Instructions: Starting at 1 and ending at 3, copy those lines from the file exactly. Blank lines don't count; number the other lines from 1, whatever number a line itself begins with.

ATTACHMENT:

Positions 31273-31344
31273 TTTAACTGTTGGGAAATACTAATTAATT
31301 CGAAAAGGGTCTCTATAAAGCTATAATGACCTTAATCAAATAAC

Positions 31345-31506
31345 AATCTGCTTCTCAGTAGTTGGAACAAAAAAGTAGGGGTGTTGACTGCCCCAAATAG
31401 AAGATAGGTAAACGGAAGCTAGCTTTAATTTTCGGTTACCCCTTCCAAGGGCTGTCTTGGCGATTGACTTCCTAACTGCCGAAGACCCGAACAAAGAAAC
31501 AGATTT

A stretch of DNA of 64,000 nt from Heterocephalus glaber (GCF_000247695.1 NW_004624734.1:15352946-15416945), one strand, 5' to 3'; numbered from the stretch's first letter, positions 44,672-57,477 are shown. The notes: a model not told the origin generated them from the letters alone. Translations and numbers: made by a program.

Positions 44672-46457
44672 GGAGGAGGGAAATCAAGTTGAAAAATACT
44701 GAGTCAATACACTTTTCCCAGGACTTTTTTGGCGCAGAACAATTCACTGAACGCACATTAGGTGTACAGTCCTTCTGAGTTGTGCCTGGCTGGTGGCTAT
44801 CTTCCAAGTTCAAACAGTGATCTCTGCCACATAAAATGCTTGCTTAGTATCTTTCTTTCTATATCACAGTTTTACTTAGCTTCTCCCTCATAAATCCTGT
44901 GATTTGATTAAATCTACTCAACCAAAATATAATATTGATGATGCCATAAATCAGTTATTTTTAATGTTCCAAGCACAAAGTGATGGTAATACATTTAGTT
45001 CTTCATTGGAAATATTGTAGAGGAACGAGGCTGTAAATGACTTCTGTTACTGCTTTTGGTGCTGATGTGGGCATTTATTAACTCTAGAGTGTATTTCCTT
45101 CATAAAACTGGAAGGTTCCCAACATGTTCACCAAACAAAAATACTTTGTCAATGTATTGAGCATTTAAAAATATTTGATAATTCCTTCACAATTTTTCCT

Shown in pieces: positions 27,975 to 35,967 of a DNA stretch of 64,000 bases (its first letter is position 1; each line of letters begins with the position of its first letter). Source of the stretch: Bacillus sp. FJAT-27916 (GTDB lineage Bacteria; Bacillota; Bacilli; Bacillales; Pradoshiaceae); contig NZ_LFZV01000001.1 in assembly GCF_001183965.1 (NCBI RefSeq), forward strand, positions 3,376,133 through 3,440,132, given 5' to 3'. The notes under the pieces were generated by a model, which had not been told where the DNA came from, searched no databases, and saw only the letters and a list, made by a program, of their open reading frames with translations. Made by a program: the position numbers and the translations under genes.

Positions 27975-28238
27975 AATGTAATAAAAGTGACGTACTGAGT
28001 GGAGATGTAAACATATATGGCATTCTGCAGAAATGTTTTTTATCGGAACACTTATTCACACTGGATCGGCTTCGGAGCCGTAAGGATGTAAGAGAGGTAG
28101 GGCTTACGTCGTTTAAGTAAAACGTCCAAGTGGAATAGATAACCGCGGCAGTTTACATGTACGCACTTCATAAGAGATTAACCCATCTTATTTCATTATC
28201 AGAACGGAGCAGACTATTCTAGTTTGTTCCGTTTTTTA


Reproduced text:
Positions 31273-31344
31273 TTTAACTGTTGGGAAATACTAATTAATT
31301 CGAAAAGGGTCTCTATAAAGCTATAATGACCTTAATCAAATAAC